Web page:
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The House of Krug

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A flute symphony Jon Ashworth IT IS a tradition in the Krug champagne family that a newborn baby is kept from its mother until a few drops of Krug have touched its lips. Only...

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Pudding wines

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Just desserts Petronella Wyatt IT is customary these days to assume that a guest will, uncomplainingly, eat their pud- ding with the remains of the claret or Bur- gundy. This...

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The Spectator

Dirty work at the crossroads Patrick Marnham THE LIFE AND DEATH OF LORD ERROLL: THE TRUTH BEHIND THE HAPPY VALLEY MURDER by Errol Trzebinski Fourth Estate, £18.99, pp. 364 T...

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Confessions of a couch potato

The Spectator

Byron Rogers MRS SLOCOMBE'S PUSSY by Stuart Jeffries Flamingo, £12.99, pp. 378 o r a while I thought this was going to be one of the most original books I had ever read....

A patrician's withering scorn

The Spectator

Jonathan Keates DIARY OF A MAN IN DESPAIR by Friedrich Reck-Malleczewen Duck Editions, £12.99, pp. 240 he single infuriating aspect of those late-autumnal requests from...

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Seeing Dad right

The Spectator

Cressida Connolly FATHER! FATHER! BURNING BRIGHT by Alan Bennett Profile, £3.99, pp. 94 THE CLOSER WE ARE TO DYING by Joe Fiorito Bloomsbury, £15.99, pp.321 B oth of these...

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The case for the defence

The Spectator

Rupert Christiansen VAUGHAN WILLIAMS by Simon Hoffer Weidenfeld, £12.99, pp. 152 C A passable imitation of a composer' is how my A-level music master, a bright- eyed...

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But where is Molly?

The Spectator

P. J. Kavanagh FOOL OF THE FAMILY: A LIFE OF J. M. SYNGE by W. J. McCormack Weidenfeld, £25, pp. 500 J ohn Millington Synge (1871-1909), play- wright, was a Protestant, as were...

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Mission not successful

The Spectator

Nicholas Fearn SAVAGE by Nick Hazlewood Hodder, £12.99, pp. 359 C ultural relativism never quite recovered from the blow unwittingly administered by the pop-star Sting. Some...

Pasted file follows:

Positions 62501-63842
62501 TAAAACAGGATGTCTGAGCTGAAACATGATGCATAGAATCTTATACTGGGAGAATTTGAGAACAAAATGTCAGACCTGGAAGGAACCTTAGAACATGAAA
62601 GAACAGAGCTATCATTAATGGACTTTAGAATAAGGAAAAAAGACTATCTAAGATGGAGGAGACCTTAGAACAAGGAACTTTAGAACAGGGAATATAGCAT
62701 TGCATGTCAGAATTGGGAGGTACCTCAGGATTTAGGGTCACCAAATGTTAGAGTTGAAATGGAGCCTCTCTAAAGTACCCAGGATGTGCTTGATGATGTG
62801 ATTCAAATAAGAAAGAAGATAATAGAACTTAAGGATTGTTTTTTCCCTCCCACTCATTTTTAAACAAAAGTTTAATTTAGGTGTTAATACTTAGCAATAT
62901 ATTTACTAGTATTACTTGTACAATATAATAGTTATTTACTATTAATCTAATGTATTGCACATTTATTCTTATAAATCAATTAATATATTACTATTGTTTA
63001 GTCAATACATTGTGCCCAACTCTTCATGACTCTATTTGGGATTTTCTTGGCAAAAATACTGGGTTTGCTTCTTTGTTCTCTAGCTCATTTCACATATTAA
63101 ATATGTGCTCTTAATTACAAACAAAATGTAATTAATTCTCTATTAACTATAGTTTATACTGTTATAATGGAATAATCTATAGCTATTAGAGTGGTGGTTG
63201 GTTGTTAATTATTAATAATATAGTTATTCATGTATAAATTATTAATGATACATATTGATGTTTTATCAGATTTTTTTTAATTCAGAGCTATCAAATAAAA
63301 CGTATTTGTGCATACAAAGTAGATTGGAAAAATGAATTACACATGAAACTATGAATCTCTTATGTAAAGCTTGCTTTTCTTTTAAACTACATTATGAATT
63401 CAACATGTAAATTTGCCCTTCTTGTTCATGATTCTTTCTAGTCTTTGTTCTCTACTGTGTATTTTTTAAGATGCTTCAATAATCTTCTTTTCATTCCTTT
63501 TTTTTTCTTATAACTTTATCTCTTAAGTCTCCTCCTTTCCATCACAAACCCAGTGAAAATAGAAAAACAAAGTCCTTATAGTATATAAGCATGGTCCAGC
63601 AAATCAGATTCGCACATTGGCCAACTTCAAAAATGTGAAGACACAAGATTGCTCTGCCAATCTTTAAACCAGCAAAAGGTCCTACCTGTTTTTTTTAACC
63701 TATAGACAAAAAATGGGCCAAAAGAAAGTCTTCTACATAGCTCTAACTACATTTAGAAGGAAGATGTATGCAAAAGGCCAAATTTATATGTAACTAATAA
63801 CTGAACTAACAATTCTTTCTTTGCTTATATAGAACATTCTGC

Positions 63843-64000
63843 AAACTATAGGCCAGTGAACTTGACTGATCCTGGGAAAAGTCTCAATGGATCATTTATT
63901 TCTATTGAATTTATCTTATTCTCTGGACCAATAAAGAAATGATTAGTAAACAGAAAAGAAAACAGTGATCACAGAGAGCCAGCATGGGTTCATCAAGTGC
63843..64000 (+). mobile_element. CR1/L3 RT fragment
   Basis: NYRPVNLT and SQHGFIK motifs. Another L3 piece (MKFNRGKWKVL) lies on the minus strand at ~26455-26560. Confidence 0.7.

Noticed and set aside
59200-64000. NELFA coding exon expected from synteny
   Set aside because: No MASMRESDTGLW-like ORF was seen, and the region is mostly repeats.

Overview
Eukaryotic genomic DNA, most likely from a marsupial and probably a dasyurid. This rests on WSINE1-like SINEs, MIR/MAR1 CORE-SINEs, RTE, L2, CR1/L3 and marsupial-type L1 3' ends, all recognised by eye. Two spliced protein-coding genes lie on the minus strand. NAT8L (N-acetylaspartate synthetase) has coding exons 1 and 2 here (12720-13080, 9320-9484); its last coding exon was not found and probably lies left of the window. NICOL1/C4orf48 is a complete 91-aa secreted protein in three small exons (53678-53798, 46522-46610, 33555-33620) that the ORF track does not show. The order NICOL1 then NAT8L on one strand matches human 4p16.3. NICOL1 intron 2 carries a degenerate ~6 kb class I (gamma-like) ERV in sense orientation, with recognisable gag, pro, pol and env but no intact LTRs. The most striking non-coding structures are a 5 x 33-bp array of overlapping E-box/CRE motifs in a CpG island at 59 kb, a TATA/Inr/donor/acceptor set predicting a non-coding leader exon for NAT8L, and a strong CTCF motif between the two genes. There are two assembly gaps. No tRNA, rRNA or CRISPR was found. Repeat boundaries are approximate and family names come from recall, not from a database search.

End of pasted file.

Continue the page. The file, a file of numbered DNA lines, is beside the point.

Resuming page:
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Teeny-weeny ego trip

The Spectator

Vicki Weissman MY WEEK WITH MARILYN by Colin Clark HarperCollins, £14.99, pp. 159 T his has been a good week for Now It Can Be Told'. We've had Sir Walter Mon- ckton's papers —...

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Frances Partridge reaches her century

The Spectator

Anne Chisholm hen Frances Partridge, diarist, translator and keeper of the secrets of old Bloomsbury, learned, earlier this year, that she had been awarded the CBE, she was...

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Exorcising the inner demons of war

The Spectator

Kate Grimond THE CODE OF LOVE by Andro Linklater Weidenfeld, £16.99, pp. 235 he mind, apparently, strives to discern a pattern in the strange or the incompre- hensible. This...

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Through Ruskin's eyes Martin Gayford questions whether a critic's views should be the subject of an exhibition T he pretension of a great critic,' wrote Walter Sickert kindly...

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Parsifal (Scottish Opera) Trusting in Wagner Michael Tanner • sifal, the first ever north of the border, undertaken and carried through magnifi- cently in the face of...


The Spectator

Salt (Sadler's Wells) Game of contrasts Giannandrea Poesio I n the old ballet world, a female dancer with both an extraordinarily powerful tech- nique and an ability to sail...

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Changing habits Ursula Buchan I suppose I shall always be one of life's urchins, pressing my nose up against the sweet-shop window. I know the value, superiority and appeal of...